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Last updated:10th January 2018

Cimzia can now be considered during pregnancy and breastfeeding

The European Medicines Agency (EMA) has approved the label change for UCB’s CIMZIA® (certolizumab pegol), making it the first anti-TNF for potential use in women with ankylosing spondylitis during both pregnancy and breastfeeding.

Data submitted to regulatory authorities included first-of-their-kind clinical studies demonstrating minimal transfer of CIMZIA® through the placenta and breast milk from mother to infant. 

About the CRIB Study1

CRIB was a pharmacokinetic study assessing the potential level of placental transfer of certolizumab pegol from pregnant women to their infants. The study followed 16 women (≥ 30 weeks gestation) who were already receiving certolizumab pegol for approved indications.

The study found that certolizumab pegol levels were below the lower limit of quantification in 13 out of 14 infant blood samples at birth, and in all samples at weeks four and eight. One infant had a minimal CZP level of 0.042µg/mL (infant/mother ratio of 0.09%). No anti-CZP antibodies were detected in mothers, umbilical cords, or infants. These data indicate no to minimal placental transfer of CZP from mothers to infants, suggesting lack of in utero fetal exposure during the third trimester.

In CRIB, adverse events experienced by the infants did not show any patterns or clusters of events suggesting a specific safety signal in children. Safety data in the mothers were in line with the known safety profile of CZP and pregnancy profile of these underlying diseases.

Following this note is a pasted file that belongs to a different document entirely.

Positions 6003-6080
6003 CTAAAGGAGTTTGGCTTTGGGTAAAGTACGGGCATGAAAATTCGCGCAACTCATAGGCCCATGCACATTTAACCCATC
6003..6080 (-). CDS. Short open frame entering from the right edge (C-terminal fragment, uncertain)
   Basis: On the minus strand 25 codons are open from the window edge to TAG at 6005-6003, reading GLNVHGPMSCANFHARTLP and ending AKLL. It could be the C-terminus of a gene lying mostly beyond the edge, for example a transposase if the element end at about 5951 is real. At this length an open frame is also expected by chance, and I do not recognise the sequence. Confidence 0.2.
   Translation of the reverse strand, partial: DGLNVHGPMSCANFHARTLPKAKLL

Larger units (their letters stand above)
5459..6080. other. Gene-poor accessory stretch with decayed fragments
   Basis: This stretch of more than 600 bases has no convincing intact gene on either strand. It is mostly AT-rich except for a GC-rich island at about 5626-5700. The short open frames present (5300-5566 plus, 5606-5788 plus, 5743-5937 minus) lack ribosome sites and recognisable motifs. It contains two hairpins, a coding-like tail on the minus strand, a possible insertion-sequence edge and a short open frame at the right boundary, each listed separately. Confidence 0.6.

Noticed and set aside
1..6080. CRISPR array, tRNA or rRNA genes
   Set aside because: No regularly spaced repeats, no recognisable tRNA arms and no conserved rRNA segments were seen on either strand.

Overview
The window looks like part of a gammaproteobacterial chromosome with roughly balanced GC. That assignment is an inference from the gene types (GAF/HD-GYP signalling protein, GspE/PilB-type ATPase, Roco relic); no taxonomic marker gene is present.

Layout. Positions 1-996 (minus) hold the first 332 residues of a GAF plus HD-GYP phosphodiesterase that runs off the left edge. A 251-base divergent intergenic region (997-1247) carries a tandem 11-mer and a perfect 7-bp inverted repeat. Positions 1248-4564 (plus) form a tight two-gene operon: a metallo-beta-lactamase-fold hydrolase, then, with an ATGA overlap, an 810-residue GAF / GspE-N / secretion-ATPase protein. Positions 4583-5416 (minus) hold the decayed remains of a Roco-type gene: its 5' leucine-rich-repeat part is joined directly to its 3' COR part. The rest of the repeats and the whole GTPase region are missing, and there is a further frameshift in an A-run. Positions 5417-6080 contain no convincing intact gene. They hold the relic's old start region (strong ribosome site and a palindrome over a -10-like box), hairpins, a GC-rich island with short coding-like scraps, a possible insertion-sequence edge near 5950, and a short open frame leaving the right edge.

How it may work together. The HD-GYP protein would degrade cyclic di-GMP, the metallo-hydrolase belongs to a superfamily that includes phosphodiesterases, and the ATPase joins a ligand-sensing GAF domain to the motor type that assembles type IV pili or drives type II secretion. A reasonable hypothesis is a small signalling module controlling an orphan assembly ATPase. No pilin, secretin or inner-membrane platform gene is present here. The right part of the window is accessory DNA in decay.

About the CRADLE Study2

The primary objectives of the CRADLE pharmacokinetic study were to determine the concentration of certolizumab pegol in human breast milk and the average daily infant dose, an estimation of the daily dose of maternal certolizumab pegol ingested by the infant over the dosing interval.

Among 137 breast milk samples from 17 mothers, all samples had certolizumab pegol concentrations that were minimal, less than 3 times the lower limit of quantification and less than 1% of the expected therapeutic dose. A post-hoc analysis of the relative infant dose (RID) of certolizumab pegol in breast milk was calculated and ranged from 0.04% to 0.30%. The RID is a useful parameter for assessing drug safety in breastfeeding 2 and experts consider a RID that is less than 10% to be unlikely of concern to infant wellbeing.

In CRADLE, adverse events in the infants of mothers exposed to certolizumab pegol were consistent with those occurring in unexposed infants of similar age. Adverse events in mothers exposed to certolizumab pegol were consistent with the known safety profile of certolizumab pegol.


 

 


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